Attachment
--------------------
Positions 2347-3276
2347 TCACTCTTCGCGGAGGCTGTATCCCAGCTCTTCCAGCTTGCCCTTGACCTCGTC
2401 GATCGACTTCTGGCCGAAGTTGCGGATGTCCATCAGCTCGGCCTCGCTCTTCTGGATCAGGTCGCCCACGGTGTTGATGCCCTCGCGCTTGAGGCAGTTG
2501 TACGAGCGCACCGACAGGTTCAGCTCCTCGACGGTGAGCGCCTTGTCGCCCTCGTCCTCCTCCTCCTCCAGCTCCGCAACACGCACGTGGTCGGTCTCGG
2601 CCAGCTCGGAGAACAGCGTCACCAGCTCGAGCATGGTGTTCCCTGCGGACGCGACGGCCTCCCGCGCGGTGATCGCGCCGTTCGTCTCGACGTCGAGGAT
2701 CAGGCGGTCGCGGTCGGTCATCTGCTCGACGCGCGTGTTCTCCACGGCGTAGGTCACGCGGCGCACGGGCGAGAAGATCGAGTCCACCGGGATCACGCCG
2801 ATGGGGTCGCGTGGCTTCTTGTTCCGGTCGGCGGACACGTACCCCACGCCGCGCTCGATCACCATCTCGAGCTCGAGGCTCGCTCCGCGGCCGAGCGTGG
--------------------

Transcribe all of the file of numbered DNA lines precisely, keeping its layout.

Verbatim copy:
Positions 2347-3276
2347 TCACTCTTCGCGGAGGCTGTATCCCAGCTCTTCCAGCTTGCCCTTGACCTCGTC
2401 GATCGACTTCTGGCCGAAGTTGCGGATGTCCATCAGCTCGGCCTCGCTCTTCTGGATCAGGTCGCCCACGGTGTTGATGCCCTCGCGCTTGAGGCAGTTG
2501 TACGAGCGCACCGACAGGTTCAGCTCCTCGACGGTGAGCGCCTTGTCGCCCTCGTCCTCCTCCTCCTCCAGCTCCGCAACACGCACGTGGTCGGTCTCGG
2601 CCAGCTCGGAGAACAGCGTCACCAGCTCGAGCATGGTGTTCCCTGCGGACGCGACGGCCTCCCGCGCGGTGATCGCGCCGTTCGTCTCGACGTCGAGGAT
2701 CAGGCGGTCGCGGTCGGTCATCTGCTCGACGCGCGTGTTCTCCACGGCGTAGGTCACGCGGCGCACGGGCGAGAAGATCGAGTCCACCGGGATCACGCCG
2801 ATGGGGTCGCGTGGCTTCTTGTTCCGGTCGGCGGACACGTACCCCACGCCGCGCTCGATCACCATCTCGAGCTCGAGGCTCGCTCCGCGGCCGAGCGTGG